Discussion has taken place on what should be the scope of the Library’s collection, particularly with regard to recordings of bells and such items as photographs. The committee feels that, for the moment, and until it is clear how much money is available, it would be best to limit the collection of such items to published gramophone discs or tapes, as well as films and filmstrips. The present holding of such items is very small, and any donations of such material would be welcome. At a later stage we might ask for a volunteer to collect an archive on reel-to-reel tape or cassette of interesting bell recordings. The committee is grateful to Mr. Clive Smith, who has already expressed his willingness to help by providing a selection of such recordings.
The most important decision reached by the committee was to go ahead with the formation of a “Friends of the Central Council Library” scheme to raise much-needed money for the purchase of books, etc., for rebinding, and for improvement of the housing of the Library. It is hoped that many members of the Council will be willing to support such a scheme, details of which are available from the Hon. Librarian.
The committee seeks the Council’s guidance on one matter. There are several books of which the Library has three or four copies, some of which (particularly those on the bells of various counties) are currently fetching a good price on the market. It seems to us that it is not necessary for the Library to hold more than two copies of such works, but we would seek your approval before proceeding to advertise such books for sale.
W. T. COOK (Hon. Librarian), J. S. BARNES,
W. BUTLER, D. E. HOUSE, P.M. WILKINSON.
The deaths of the following past members of the Council are reported:
G. E. Oliver, Hereford Diocesan Guild, 1948-60. Died August or September, 1976. Attended six meetings.
C. A. Bassett, East Grinstead & District Guild, 1951-60. Died July 19, 1977. Attended six meetings.
R. Leigh, Lancashire Association, 1963-66. Died August 14th, 1977. Attended two meetings.
R. G. Bell, Hertford County Association, 1948-72. Died 20 August, 1977. Attended 22 meetings.
G. I. Lewis, Swansea & Brecon Diocesan Guild, 1934-39 and 1951-73. Died October 4th, 1977. Attended 18 meetings.
W. Ayre, Hertford County Association, 1926-73; Life Member from 1973. Died February 20th, 1978. Attended 37 meetings.
Walter Ayre had served on the Peals Analysis and the Peal Boards Committees of the Council; he had been Hon. Secretary, President (in 1935 and again in 1969), and a Life Member of the Hertford County Association; and had completed 70 years as a bellringer.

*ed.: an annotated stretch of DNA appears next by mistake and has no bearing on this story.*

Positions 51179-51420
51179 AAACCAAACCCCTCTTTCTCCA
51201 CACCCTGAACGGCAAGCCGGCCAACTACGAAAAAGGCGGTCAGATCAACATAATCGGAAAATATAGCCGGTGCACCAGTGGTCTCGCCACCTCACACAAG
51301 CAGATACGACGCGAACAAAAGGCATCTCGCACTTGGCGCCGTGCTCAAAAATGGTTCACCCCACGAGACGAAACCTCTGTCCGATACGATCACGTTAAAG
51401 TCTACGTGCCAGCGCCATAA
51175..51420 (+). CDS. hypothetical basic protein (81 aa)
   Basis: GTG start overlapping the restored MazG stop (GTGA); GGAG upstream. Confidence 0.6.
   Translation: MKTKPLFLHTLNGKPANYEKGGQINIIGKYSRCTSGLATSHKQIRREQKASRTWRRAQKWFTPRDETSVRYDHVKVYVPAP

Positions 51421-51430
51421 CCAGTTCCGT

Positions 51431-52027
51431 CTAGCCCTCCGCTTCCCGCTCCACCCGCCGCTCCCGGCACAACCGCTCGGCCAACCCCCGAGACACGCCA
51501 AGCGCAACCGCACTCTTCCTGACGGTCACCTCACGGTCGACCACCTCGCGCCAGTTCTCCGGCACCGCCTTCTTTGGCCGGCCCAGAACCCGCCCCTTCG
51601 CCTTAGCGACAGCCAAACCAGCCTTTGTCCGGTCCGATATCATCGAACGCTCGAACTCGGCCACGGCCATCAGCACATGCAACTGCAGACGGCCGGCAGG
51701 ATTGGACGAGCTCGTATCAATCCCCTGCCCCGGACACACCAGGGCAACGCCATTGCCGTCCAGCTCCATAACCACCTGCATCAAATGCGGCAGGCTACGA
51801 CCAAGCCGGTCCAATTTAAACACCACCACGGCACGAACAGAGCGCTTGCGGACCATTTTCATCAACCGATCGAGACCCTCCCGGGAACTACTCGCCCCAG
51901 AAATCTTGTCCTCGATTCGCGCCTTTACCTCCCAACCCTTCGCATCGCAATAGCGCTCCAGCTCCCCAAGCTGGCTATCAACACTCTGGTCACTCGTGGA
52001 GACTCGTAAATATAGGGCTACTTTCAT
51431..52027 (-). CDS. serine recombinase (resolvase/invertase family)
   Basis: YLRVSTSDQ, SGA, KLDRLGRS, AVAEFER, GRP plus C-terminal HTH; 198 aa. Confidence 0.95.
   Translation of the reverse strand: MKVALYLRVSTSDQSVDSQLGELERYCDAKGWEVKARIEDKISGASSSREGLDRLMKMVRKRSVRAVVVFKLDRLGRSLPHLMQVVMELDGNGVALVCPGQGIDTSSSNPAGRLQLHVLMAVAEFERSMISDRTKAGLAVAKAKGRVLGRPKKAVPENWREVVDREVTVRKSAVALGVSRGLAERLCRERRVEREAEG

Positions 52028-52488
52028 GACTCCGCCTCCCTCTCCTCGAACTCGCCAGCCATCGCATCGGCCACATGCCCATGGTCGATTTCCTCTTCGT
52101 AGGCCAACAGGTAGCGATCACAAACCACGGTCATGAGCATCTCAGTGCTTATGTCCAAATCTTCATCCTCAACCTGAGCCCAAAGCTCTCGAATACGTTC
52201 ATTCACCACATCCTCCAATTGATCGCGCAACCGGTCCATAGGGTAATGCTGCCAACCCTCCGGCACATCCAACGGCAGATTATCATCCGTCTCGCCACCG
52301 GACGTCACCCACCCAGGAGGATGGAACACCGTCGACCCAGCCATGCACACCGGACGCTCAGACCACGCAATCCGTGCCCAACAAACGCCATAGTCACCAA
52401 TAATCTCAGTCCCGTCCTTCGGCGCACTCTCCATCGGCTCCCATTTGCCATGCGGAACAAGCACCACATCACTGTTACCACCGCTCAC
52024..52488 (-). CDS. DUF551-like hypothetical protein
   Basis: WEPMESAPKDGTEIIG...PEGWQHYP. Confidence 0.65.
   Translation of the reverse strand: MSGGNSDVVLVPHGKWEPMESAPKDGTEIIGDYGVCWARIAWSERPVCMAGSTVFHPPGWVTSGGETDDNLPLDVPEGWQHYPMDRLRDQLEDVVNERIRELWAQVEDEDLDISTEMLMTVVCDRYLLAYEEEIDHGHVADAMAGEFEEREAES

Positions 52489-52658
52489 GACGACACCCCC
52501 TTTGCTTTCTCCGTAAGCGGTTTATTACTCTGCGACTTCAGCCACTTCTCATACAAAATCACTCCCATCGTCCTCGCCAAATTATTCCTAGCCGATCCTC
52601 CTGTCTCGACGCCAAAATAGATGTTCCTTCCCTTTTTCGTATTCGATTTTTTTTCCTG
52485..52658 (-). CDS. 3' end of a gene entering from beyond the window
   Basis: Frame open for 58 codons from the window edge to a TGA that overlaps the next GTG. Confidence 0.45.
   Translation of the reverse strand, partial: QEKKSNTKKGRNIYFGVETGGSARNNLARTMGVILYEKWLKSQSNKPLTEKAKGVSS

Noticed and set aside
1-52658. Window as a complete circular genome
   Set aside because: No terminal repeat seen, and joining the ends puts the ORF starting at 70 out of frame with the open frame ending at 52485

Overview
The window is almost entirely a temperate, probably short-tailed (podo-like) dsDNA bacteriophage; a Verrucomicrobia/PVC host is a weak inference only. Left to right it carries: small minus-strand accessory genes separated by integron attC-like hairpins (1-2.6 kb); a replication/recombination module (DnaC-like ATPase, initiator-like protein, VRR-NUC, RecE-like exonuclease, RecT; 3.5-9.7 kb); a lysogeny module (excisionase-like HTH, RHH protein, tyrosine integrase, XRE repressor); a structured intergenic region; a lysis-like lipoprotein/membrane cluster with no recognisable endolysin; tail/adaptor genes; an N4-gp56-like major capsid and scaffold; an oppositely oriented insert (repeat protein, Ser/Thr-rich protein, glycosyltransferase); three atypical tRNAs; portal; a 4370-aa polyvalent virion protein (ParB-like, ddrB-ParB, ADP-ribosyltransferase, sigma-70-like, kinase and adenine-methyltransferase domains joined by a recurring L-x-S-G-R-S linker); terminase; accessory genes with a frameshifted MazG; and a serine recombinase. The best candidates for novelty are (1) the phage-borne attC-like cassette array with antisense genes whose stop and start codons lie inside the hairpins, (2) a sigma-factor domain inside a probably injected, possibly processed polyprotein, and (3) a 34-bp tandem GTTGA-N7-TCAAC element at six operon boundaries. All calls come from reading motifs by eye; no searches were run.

The committee thanks those members who have submitted their outstanding biography sheets, and would remind others that blank forms are readily available. The committee also thanks Mrs. Joyce Dodds of St. Albans for writing the biographical records for another triennial period.
The committee would appreciate it if the writers of obituary notices or appreciations of past members of the Council would, when submitting copy to The Ringing World, include all known biographical details, as this would save time and avoid the necessity of making further enquiries.
T. J. LOCK (Chairman), G. A. DAWSON,
W. H. VIGGERS.
The committee has met once since the last Council meeting, at Birmingham in March, when it made final arrangements for the 1978 meeting and discussed the provisional invitation that had then been received for the meeting in 1979.
It also discussed the arrangements for the sale of Council publications, some of which had hitherto been handled by the Publications Committee while others were dealt with by the Education Committee. With the ready co-operation of these two committees it was agreed that in future the Publications Committee would be responsible for all pricing and advertising, and that all orders for Council publications (including records and filmstrips) would be dealt with by Mr. and Mrs. Drew.
The bequest by Mrs. Thackray, referred to in the Hon. Secretary’s report, was discussed, but the committee decided that it could not make any recommendation to the Council as to how the money should be used until the full extent of the bequest becomes known and further enquiries have been made by the President and Secretary. It is hoped to have some recommendations to lay before the Council when it next meets.
The committee is the Council’s largest, with a membership of 28, and it does all its business at formal meetings which are normally held twice a year. Since it was elected at Lincoln in 1975 it has met on five occasions, when the average attendance has been 20.
E. A. BARNETT (President)
J. G. M. SCOTT (Vice-President)
C. A. WRATTEN (Secretary)
Elected Members: Mrs. O. D. BARNETT,
W. B. CARTWRIGHT, P. A. CORBY,
C. CROSSTHWAITE, F. E. DUKES, J. FREEMAN,
P. M. J. GRAY, W. F. MORETON,
Mrs. J. STANIFORTH, R. F. B. SPEED,
A. G. G. THURLOW, B. D. THRELFALL.
Life Members: E. A. Barnett, J. Freeman, F. W. Perrens, E. C. Shepherd, A. G. G. Thurlow, T. W. White, W. G. Wilson.